Friday, September 28, 2018


I've see a few Christians object to Kavanaugh's confirmation, not because they think his youthful indiscretions are disqualifying, but because he lied about them. I'm discussing this because it raises some general ethical issues over and above the Kavanaugh psychodrama. 

A terminological clarification before I proceed. I use "disqualifying" as shorthand for conduct deemed to disqualify someone from certain types of employment. Although "youthful indiscretion" is sometimes a euphemism, I'm using it, not in a minimizing sense, but to classify misbehavior that's not deemed to be serious enough to be disqualifying. Misbehavior that's disqualifying is more serious than a youthful indiscretion. 

For people who take the aforesaid position, I have the following question: 

If a youthful indiscretion isn't disqualifying, why is lying about a youthful indiscretion disqualifying? 

Let's consider some possibilities:

1. Perhaps they think lying is intrinsically wrong. Therefore, while the youthful indiscretion is insufficient to be disqualifying, lying in itself is disqualifying. 

i) On that view, even if the individual committed no youthful indiscretions whatsoever, lying would preemptively disqualify him from further consideration.

ii) Although I don't have any scientific stats at my fingertips, it's my impression that most people lie some of the time. If lying is permanently disqualifying, that would result in massive unemployment. Or is it only disqualifying for certain kinds of jobs? If so, what kinds of jobs? 

2. Perhaps they think that while the youthful indiscretion is insufficiently disqualifying in its own right, and lying is insufficiently disqualifying in its own right, the combination crosses a threshold. 

3. Does lying automatically mean a person is dishonest? Some people are habitual liars. Other people are truthful if you don't threaten their family or livelihood. Many people will lie in predictable situations. Whether lying is always wrong is different from whether lying makes the liar generally dishonest or untrustworthy. Those are separate issues.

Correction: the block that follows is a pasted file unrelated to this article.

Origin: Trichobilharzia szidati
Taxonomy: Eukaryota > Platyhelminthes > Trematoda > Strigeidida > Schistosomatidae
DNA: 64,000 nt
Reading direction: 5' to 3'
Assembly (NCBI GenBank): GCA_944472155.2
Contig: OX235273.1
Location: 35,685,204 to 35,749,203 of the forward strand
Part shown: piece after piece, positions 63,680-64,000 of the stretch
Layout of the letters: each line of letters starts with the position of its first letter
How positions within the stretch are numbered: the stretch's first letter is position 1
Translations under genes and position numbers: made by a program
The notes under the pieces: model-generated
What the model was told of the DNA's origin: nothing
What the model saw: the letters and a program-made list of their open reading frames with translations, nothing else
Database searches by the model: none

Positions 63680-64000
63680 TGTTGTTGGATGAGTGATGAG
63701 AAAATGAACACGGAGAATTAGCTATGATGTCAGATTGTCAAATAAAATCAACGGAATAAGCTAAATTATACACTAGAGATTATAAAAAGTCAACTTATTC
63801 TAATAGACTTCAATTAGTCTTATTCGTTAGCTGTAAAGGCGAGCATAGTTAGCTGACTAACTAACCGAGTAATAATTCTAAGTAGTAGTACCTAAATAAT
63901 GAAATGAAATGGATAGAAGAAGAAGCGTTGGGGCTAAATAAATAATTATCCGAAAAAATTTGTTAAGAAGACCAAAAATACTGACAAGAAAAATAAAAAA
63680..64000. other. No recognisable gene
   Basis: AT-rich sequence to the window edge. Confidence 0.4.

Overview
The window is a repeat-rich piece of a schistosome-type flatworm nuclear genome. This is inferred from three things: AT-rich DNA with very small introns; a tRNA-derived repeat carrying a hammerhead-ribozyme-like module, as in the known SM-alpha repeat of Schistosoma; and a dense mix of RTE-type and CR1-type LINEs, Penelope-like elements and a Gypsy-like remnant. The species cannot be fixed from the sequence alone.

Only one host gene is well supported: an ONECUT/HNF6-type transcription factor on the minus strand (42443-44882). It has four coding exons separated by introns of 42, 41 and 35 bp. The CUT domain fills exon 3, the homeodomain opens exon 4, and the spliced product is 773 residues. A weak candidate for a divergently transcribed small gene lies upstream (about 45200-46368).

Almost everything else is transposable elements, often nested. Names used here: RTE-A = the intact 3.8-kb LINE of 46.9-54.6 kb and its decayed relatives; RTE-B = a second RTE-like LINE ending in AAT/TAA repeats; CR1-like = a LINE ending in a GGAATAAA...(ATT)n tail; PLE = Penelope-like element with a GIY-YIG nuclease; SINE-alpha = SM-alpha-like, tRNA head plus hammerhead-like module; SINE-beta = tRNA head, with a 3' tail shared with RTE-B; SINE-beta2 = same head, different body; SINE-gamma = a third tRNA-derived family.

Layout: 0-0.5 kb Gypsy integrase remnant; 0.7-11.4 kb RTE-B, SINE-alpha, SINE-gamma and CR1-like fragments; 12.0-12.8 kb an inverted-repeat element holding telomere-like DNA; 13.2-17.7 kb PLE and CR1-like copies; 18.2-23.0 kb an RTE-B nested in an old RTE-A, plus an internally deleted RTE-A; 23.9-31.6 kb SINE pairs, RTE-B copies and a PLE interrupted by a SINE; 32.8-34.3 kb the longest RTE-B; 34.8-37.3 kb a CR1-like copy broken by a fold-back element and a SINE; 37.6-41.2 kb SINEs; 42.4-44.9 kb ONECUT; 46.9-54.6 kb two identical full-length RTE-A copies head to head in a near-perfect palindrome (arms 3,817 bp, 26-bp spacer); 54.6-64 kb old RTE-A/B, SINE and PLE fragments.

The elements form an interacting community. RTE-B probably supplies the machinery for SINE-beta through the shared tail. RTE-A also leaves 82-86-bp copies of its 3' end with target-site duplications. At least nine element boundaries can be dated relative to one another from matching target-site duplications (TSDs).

Sometimes people can get into trouble for doing the right thing. Suppose I know that someone won't cover for me if I'm at risk of getting into trouble for doing the right thing? Paradoxically, his honestly would make him untrustworthy in that situation. I know he won't lie to protect me, even though I did nothing wrong. 

Once again, that doesn't settle the question of whether lying is ever morally permissible (or even obligatory). But it does complicate the issue of what make someone a friend you can rely on in pinch. If they're so honest that they'd expose you to harm for doing the right thing, are they friendship material?

4. Suppose a person is questioned under oath as part of a background check. Supposed they're asked if they ever engaged in sexting. Suppose they did engage in sexting when they were a teenager, but they outgrew that. But the question poses a dilemma:

i) If, on the one hand, they lie, that might be a crime. If, on the other hand, they tell the truth, that might be confessing to a crime. On the one hand they risk perjury while on the other hand they risk self-incrimination.

ii) Suppose it wasn't a crime. Even so, that's asking them to divulge embarrassing information that could still be used against them. And it may be completely irrelevant to the job they're seeking. 

Why should they be required to answer unfair questions on pain of perjury? Why should they be punished for lying in response to a question that the investigator had no right to ask in the first place? Why should they be disqualified for lying when the question is unfair and harmful to them, while there's nothing in their past conduct that will be harmful to others in the future? 

Even–or especially–if you think lying is intrinsically wrong, then entrapment is wrong. Pushing someone to the limit, then blaming them for the situation you put them in. They wouldn't do that if you didn't corner them. If you induce them to lie, who's at fault? They wouldn't lie if you didn't ask them unfair, damaging questions.

I'm not talking about someone who already did something gravely wrong, and you're questioning them to find out more. Rather, I'm talking about a scenario in which the interrogation itself is threatening to the respondent, quite apart from past behavior. 


  1. Replies
    1. Well, one allegation I've seen is that he lowballed how much he drank in high school and college. My post doesn't require us to assent to that claim. Even if we grant that claim for discussion purposes, my argument still goes through.

  2. Flynn was charged with lying to the FBI, and not charged with anything else.

    Papadopoulos was charged with lying to the FBI, and not charged with anything else.

    Talking to the FBI creates crime.

  3. Speaking of the FBI, Uncle Joe Biden said it best: "The FBI explicitly does not, in this case or any other case, reach a conclusion, period!" Biden's one minute speech is worth watching.

  4. Interesting. This speaks to the issues I've been thinking through.